Friday, November 30, 2018

Weather for November

The average monthly high temperature for November is 44F, and the average low is 29F. This month our average high was 38.5F, and our average low was 25.5F. We got 18 inches of snow in Bowdoin.

Tuesday, November 27, 2018

Snow Day # 3

Snow Day # 3 is here! Three snow days in November is a record! At 6:30 am, we have 5" on the ground, and it is super heavy and wet. We are fully expecting a power outage today. 

By the way, by this day in 2014, Nov. 27, 2014, we had 23" of snow on the ground, but no snow days as the storms fell on weekends! That 2014-2015 year we had 103" of snow. So, who knows, maybe we'll come close to that snow total this season!

Tuesday, November 20, 2018

SNOW DAY # 2

Another snow day! The weather wasn't too bad all day until the evening commute. But, I'm not complaining. I haven't gotten a good snow total as the snow was super wet, then fluffy, then compacted as super wet again,and later back to huge flakes. I am going to hazard a guess that we received at least 5 inches of fluff!

Saturday, November 17, 2018

Northern Red Oak Tree and beaver damage (photos from Oct 29 and Nov 17)

Aughhhh... The beaver has moved his felling operation to our boat dock area. He has chewed into a gorgeously healthy oak on the shoreline right next to where we chain up my beloved pond prowler!
Here is a closer look at the beaver damage where the beaver cut through about half the tree. 
I like this photo that shows the ring of wood shavings around the tree from the beaver's work! It looks rather festive and symmetrical;-)
And, I found that the rings are showing up nicely through all the parts of the wood. I am assuming that the dark center that is still quite moist, is the heartwood of the tree with the lighter wood being the living sapwood. 
Jump ahead 19 days...The tree is gradually drying and the rings are getting lighter in color, but the heartwood is still darker than the sapwood.
Here is the other side of the cut. I find it interesting that the bottom wood is turning yellow where it was white a few weeks ago.
I decided to photograph the beaver cut a bit more closely as the rings were apparent as well as xylem tubes in the heartwood! (I was also trying out the macro mode on my P1000 camera.) I love the colors in this photo...
Could these be the phloem tubes (see arrow) in the cambium? It is just in from the edge of the bark that you can see in the lower right.
I went home and got a different camera body so I could use my 100mm lens with a Kenko 12mm extension tube for a closer look at the tree rings with xylem tubes. These tubes transport water up the tree, from the roots to the leaves, for photosynthesis.  What I find fascinating is that we see them more pronounced in the thin, darker rings of winter, yet you can see the tubes running through the summer (lighter) wood. I don't know how far individual tubes run but they are an incredible transport system.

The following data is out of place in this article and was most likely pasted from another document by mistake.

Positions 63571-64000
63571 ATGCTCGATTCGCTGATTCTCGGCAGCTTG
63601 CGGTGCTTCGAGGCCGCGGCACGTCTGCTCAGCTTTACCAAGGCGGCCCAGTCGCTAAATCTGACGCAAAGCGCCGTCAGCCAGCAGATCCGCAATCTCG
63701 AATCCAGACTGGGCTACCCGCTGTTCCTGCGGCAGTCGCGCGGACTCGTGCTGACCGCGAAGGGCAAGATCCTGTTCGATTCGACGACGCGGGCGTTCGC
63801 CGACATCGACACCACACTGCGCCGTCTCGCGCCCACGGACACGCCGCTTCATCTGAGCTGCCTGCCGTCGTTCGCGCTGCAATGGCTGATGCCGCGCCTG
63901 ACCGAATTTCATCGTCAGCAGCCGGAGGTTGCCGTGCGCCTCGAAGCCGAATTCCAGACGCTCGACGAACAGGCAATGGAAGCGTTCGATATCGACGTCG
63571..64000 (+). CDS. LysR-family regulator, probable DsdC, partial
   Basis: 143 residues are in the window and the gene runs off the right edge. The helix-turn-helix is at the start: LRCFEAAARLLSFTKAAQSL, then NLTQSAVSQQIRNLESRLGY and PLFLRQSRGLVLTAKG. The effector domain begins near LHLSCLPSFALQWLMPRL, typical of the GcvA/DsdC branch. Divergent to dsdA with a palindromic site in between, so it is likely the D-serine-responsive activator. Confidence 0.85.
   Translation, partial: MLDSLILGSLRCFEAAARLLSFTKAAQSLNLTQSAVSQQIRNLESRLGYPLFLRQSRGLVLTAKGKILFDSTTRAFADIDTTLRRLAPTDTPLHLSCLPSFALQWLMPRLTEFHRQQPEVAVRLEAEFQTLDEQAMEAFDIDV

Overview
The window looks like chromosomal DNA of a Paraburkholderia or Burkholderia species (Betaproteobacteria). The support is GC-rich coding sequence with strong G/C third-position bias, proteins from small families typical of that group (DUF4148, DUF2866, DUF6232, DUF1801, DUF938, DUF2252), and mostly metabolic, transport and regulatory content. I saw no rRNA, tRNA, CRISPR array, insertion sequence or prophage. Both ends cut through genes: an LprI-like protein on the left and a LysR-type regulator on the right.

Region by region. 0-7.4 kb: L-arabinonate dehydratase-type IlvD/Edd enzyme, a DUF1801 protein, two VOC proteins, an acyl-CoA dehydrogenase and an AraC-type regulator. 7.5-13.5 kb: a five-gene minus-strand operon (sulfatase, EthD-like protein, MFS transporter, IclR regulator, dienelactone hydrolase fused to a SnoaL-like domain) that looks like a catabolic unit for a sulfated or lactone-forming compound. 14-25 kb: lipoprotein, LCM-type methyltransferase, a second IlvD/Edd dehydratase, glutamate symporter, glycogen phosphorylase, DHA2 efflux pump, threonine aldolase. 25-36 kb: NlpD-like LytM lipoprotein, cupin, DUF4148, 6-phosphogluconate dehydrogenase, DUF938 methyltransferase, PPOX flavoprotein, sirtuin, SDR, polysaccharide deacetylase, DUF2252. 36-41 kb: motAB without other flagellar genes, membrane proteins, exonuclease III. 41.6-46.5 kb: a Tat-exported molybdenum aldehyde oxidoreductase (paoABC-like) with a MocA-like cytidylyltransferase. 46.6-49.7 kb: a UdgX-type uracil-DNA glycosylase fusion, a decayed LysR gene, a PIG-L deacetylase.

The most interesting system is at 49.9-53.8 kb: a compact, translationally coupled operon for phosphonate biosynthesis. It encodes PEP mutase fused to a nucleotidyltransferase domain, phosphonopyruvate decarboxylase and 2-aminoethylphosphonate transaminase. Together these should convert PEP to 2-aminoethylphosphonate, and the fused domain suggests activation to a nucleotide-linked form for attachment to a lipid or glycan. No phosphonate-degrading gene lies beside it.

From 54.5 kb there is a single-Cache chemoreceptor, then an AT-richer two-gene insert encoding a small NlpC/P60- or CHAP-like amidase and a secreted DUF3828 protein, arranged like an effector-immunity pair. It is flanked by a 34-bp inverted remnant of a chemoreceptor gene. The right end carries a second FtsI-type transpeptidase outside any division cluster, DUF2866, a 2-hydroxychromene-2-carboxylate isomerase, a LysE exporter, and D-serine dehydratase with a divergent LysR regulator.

Here is another view of the tree rings and xylem tubes in the heartwood. You can also see the scrapes of the beaver's teeth running diagonally through the rings.
Here is the cambium (in from the bark) where we are seeing phloem tubes that transport sugars from the leaves down through the tree to where they are needed during spring and summer.
Finally, Drew decided to put some fencing around "our" boat tie-up tree (also an oak) to hopefully keep the beaver at bay from taking that tree down as well. We also need to wrap fencing around the maple that is adjacent to our dock so it doesn't fall victim to the beaver!

Friday, November 16, 2018

Snow Day # 1

We got 6" of snow from this first snowstorm of the season! It was then blown around by the wind after which some of it melted from part of the pond.
I took photos of the ice in its melty stage, but I think it was a good inch thick.
Gee...what are some of the last leaves to fall from the trees? Just look a the pond and you will see many northern red oak leaves scattered around and stuck to the ice.

Wednesday, November 14, 2018

Chainsaw Diva

I have the coolest friends, from foresters, to outdoor educators, to classroom teachers, to neighbors who are "can do" people. I am very impressed with Neighbor Shannon who takes short courses to learn all kinds of skills from carpentry, to welding, to chainsawing! She epitomizes what Mainers are all about...self sufficient, strong willed, and kind of heart!
She just attended a full weekend course on Chainsaw Safety learning the basics of chainsaw maintenance to basic use skills. The course was run by foresters who have great skills and high standards for safety. Shannon did pretty good! Now, she can thin out trees on her property to make for a healthier forest. Cool beans!

Sunday, November 4, 2018

Blueberry plants and winter mulching

I am starting to think about preparing my plants for winter. The Gardening Know How website has some information about winter mulching, which I should do for the blueberry plants. Pine needles, straw, and bark mulch work great. Remove the mulch in springtime.